Saturday, October 10, 2009

The President of the Valencian government – a leading light in the PP opposition party – has been embroiled in a major corruption case. At his trial, the judge – a close friend, apparently – accepted his rather implausible defence and stopped the proceedings. Now it’s reported that 53% of Valencianos think their President lied. This is truly shocking. Can the other 47% possibly be so gullible? Whatever the answer to this is, the most interesting news is that, despite everything, the PP party would gain 6 seats if there were an election tomorrow.

Talking of corruption . . . it looks like the Galician government will be paying back to the EU most of what it got after the Prestige oil disaster along our coast seven years ago. The Xunta received a total of 969m euros for cleaning up the mess. But the EU has now said that this was ‘exaggerated’ to the tune of a mere 703m. I say ‘corruption’ but perhaps it was merely inefficiency on a spectacular scale.

Recently, reader Moscow has been trying to convince me that all European countries and cultures - including Britain - are essentially the same. I find this hard to accept. No more so than after reading this sort of stuff. Not that I would want to live in the UK, of course. It certainly is different in some ways that don’t appeal to me.

Spain’s Ministress of the Economy has said that she can’t rule out the reinstatement of the recently abolished wealth tax (El Patrimonio). Which presumably means its return is guaranteed.

But the good news is that Galicia is to become the epicentre of wine tourism. At least temporarily. There is a new Galician association and this will host a major event (Enotur) here in Pontevedra 5-8 December. I wonder if they have a native speaker to translate their brochures. Well, of course they do. But they won’t use him or her. Or even me if I offer to do the translation for free. Anyway, here’s a web page dedicated to Galician wine.

Finally . . . Developments with Tagged.com continue to almost surprise me. Women of all ages and nationalities have been contacting me on a daily basis and yesterday I had my first message from a young guy who “likes to have relationships with men of your age”. Today came a letter from Andy B, who’s an accountant in London with access to a large amount of money which he’d like to give me a chunk of. As the time had obviously come to become un-taggable, I cancelled my account this evening. Sorry, ladies. And gents. And shysters of either gender.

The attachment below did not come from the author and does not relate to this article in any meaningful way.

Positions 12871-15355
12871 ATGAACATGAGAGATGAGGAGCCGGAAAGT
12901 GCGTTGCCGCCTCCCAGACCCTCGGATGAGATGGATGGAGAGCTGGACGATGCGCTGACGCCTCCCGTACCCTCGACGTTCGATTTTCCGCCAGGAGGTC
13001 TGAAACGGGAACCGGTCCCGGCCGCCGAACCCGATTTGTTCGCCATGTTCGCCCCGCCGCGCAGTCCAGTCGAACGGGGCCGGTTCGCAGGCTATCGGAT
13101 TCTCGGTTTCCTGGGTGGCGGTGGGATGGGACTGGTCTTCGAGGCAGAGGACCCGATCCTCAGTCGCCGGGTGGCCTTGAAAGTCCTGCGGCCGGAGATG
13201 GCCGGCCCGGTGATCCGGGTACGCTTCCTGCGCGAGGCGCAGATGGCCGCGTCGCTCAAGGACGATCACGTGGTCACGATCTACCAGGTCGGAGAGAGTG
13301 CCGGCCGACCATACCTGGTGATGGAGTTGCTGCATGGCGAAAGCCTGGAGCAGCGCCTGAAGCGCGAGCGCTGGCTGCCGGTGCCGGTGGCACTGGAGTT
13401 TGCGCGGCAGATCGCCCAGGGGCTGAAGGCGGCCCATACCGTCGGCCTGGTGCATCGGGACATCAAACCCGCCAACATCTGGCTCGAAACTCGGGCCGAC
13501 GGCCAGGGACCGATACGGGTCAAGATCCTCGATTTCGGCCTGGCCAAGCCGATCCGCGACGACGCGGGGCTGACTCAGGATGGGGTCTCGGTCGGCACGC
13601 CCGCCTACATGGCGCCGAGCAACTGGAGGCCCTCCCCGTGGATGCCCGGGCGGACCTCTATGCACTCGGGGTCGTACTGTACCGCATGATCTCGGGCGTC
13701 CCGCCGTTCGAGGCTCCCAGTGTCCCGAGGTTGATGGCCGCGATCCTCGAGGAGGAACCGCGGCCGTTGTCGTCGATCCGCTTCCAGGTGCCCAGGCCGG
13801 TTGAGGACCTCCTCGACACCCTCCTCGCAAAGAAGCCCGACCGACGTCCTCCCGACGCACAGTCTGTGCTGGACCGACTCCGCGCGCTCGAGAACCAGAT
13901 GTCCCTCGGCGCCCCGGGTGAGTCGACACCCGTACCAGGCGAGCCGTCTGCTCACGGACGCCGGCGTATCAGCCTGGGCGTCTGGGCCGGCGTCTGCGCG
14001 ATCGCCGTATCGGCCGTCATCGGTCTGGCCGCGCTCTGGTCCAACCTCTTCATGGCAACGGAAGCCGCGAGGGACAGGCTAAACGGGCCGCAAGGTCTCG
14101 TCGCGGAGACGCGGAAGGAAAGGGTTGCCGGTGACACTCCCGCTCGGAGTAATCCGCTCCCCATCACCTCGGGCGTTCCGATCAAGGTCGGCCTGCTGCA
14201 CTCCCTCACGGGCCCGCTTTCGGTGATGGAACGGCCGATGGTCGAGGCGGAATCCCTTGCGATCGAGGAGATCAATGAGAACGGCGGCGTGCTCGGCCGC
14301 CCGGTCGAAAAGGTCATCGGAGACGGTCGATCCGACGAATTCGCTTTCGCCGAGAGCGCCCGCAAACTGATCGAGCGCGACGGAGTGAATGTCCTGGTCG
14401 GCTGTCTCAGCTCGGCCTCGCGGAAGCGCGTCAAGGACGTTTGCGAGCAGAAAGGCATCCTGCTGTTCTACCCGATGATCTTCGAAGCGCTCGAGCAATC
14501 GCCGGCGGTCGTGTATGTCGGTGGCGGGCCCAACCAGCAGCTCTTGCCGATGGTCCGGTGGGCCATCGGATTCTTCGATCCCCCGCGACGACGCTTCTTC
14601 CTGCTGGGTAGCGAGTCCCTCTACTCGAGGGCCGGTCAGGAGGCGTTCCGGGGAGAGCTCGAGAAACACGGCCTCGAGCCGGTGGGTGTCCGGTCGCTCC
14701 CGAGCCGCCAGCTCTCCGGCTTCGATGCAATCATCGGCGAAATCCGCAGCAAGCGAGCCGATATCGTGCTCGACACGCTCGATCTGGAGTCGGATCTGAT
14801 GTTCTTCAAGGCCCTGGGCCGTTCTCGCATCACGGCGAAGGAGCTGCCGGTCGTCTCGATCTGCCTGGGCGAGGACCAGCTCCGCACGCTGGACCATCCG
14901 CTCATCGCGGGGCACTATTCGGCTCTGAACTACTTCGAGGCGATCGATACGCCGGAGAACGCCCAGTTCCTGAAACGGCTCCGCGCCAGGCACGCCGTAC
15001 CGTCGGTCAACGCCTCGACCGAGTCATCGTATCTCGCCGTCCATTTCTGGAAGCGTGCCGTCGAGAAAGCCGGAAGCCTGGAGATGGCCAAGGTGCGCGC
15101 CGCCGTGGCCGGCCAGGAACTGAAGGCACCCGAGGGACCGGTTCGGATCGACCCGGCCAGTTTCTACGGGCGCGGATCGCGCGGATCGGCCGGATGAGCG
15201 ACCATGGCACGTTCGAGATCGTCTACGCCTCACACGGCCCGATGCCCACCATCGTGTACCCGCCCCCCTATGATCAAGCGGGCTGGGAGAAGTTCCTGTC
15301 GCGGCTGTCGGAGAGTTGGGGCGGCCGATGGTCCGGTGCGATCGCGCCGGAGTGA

moscow said...


I will start stating - as I have done in the past - that I believe Spain is more corrupt than the UK.
I said that before and I repeat that again.

Measuring corruption is difficult and subjective. The only internationally recognized ranking published annually is the Transparency International Index - concocted by some serious minded Germans - which actually has many detractors. In it Spain is ranked well bellow Britain. But Spain is not amongst the world's most corrupt countries. If you believe the index it is among the world's least corrupt, in the top 25-30 of a total of 150.

If we discard the index, all one can do, is what you do, which is read "El Mundo" and "El Pais", or go to the next bar and engage in gossip with some locals, or read on the web the wailings of some monogloth Britons left stranded on a far away Costa.

I am afraid that I will have to be harsh with you. Despite your apparent bonhomie and lightness of being, you can be quite dishonest when it comes to argumentating your views. And half-truths seem to be your trademark.

You write about the corruption case within the PP. Granted it makes for depressing reading. Granted it is not the only one in Spain. Granted this is being handled incorrectly. But Spain is not the sort of country where corruption pays off. I find it ever more baffling when I read about things like these because the last 30 years have seen many a political career end up on the skids, and quite a few corrupt individuals behind bars. And no doubt, this case will finish the same. Camps is a political corps, even if personally, I still have some doubts that he was fully aware of all what was going around him. Anyway, he should have resigned - and I agree that in the UK he would have been left tending his garden a long time ago.

You also don't say, that, would another leader, different from the hapless Rajoy lead the PP, and would there not be the recent corruption scandals, the lead over the PSOE would be 15%-20%, not 4%.